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Up Directory CCL 08.04.21 IMA Design Principles in Biological Systems, Minneapolis, MN
From: chemistry-request at ccl.net
To: chemistry-request at ccl.net
Date: Sat Oct 13 13:43:24 2007
Subject: 08.04.21 IMA Design Principles in Biological Systems, Minneapolis, MN
IMA Design Principles in Biological Systems
April 21-25, 2008
Minneapolis, MN
http://www.ima.umn.edu/2007-2008/W4.21-25.08/

Organizers:
Bud Mishra  Computer Science, Mathematics, Cell Biology, New York University
Partha Mitra   Cold Spring Harbor Laboratory

 Workshop Background and Goals:

Evolution and Engineering Principles: Evolution is a process of
retaining accidentally found solutions to problems that living organisms
have to solve in order to survive. Even though the solutions or designs
are found accidentally through the process of evolution, the premise of
the workshop is that they may be studied in their current form by
understanding engineering solutions to the problems being solved.
Therefore, a primary goal of this workshop is pedagogy in existing
engineering disciplines in relation to biological function.

In addition to studying current engineering theories, it is also
important to study the origin of design principles in the evolutionary
process, a subject that is currently in its infancy. This connection
will be explored in one or more workshop sessions. Also central to the
premise of the workshop is the notion of convergent evolution, the
extent of which will also be examined.

Physico-chemical and Engineering theories: There are two classes of
theoretical explanations in biology:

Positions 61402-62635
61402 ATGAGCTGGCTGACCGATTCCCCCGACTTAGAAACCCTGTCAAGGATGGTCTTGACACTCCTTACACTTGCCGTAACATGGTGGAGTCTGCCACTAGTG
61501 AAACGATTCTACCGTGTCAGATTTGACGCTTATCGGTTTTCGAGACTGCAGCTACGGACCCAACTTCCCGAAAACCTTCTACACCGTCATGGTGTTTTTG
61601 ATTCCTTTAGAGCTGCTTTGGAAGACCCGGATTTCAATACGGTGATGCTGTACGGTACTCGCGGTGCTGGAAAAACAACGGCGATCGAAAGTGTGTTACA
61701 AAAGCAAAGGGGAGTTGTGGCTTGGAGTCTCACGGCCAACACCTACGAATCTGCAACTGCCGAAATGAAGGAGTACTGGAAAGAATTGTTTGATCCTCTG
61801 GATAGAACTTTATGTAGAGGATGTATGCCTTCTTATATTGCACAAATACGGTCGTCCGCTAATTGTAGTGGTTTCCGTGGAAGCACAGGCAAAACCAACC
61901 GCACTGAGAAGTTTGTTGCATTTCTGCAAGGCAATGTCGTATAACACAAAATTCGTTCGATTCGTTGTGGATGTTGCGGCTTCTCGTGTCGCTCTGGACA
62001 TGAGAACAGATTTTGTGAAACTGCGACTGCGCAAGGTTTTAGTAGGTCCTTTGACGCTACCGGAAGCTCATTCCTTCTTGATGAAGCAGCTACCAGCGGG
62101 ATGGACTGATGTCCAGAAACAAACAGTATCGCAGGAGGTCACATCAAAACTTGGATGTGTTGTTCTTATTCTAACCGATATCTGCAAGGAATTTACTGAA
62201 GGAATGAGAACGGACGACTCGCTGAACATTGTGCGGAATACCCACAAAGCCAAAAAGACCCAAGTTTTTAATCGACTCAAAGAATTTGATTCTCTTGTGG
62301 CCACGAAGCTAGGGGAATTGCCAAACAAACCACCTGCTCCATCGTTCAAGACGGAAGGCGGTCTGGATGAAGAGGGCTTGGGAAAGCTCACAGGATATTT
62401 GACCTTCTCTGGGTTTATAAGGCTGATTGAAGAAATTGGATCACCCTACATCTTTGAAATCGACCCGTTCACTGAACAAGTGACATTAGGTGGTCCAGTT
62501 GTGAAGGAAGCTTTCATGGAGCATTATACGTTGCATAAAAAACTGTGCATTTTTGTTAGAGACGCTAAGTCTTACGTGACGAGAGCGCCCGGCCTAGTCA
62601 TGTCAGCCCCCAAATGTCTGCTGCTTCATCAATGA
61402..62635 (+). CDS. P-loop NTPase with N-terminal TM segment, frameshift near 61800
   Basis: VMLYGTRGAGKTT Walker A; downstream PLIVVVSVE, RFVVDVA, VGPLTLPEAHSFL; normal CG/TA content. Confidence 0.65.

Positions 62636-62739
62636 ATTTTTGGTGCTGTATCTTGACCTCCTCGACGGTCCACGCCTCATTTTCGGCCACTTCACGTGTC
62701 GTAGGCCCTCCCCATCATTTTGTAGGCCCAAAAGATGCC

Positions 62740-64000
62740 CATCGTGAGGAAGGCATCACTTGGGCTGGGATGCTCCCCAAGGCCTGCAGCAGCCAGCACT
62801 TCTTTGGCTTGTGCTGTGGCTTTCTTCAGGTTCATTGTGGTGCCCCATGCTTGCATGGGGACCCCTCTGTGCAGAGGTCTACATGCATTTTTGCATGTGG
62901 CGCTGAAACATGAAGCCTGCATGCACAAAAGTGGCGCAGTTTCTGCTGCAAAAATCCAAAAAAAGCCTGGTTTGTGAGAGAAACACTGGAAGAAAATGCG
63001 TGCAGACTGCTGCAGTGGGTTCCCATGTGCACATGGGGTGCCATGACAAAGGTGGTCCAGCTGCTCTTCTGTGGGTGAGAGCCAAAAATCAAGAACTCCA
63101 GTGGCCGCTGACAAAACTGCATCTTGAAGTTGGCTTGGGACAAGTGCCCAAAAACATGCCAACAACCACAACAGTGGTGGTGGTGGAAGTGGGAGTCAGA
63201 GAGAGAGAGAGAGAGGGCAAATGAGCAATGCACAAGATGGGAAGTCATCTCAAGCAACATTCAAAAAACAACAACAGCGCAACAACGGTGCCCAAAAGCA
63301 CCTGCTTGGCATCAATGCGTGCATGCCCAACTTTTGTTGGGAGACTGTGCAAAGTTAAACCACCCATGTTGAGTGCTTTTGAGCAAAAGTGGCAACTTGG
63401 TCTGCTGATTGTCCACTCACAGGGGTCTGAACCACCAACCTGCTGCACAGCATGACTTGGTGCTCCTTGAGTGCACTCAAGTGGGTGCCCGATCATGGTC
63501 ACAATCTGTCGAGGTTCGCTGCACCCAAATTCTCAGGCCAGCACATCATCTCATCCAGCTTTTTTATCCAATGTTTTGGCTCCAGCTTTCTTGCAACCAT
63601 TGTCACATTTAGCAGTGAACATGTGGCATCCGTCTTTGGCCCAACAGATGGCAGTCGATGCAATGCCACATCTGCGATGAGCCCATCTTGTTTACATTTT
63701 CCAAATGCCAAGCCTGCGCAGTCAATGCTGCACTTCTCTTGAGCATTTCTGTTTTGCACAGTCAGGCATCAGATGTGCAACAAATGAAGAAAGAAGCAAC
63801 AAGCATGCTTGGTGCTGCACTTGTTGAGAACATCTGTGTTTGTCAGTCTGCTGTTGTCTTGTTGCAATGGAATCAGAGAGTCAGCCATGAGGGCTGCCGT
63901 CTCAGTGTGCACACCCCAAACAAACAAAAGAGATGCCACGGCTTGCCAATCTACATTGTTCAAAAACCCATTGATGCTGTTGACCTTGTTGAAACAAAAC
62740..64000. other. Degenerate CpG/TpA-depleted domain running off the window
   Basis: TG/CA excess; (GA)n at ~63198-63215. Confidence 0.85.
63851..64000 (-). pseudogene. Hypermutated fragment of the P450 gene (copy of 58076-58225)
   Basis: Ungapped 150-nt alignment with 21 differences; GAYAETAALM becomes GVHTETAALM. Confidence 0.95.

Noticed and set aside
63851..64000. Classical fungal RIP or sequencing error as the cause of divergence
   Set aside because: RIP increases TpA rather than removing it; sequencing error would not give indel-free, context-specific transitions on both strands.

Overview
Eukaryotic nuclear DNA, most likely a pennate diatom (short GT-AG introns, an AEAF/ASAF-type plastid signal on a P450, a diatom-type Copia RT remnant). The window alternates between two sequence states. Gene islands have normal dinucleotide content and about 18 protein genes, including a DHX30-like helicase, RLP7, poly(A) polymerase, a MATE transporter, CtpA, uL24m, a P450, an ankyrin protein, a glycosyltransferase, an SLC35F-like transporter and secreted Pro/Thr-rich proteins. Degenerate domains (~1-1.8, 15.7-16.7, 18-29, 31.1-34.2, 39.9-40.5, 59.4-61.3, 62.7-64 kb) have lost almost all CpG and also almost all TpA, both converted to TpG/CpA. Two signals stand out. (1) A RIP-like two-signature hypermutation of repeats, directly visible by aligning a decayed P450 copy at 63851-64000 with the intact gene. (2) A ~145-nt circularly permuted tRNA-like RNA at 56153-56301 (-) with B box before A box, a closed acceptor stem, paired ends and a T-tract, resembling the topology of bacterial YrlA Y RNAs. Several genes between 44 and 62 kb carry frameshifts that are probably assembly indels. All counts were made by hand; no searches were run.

(a) Physico-chemical mechanisms ("analysis")
      (b) Engineering theories, or function-solution pairs ("synthesis")

In the past, theoretical biology has largely focused on (a). While (b)
has also been studied in a relatively ad hoc manner, it has not been
approached from a disciplinary perspective.

A new generation of theoretical biology is currently taking shape with
more formal emphasis on design or engineering principles. As part of
this workshop we hope to help refine the taxonomy of such principles and
emphasize the roots in existing engineering disciplines.

Same principles across scales: While the initial development in this
field has largely been in the area of cellular biochemical networks, our
premise is that the same design principle may apply to disparate scales
and systems. In particular, it is of interest to examine the theoretical
parallels between cellular level systems (e.g. biochemical networks in
bacteria), and organism level systems (e.g. neural systems) or systems
comprising multiple organisms. Therefore, speakers at the workshop will
be drawn from investigators working at these different scales of
organization.


Session descriptions:

Sessions will be divided along the lines of existing engineering
theories, while recognizing that biological function does not
necessarily fall into compartments defined by these theories. The
workshop will include sessions on Dynamics and Control Theory; Game
theory; Communication theory; Computation; Machine Learning. Each
session will start with a pedagogical lecture in the engineering
discipline and will be followed by biological examples at different
scales, specifically including bacterial biochemical networks and neural
systems. There will also be sessions on Evolution and Synthetic Biology.
Each session will be followed by an extended discussion period, and
breaks will be provided to allow the participants to explore
collaborative opportunities.
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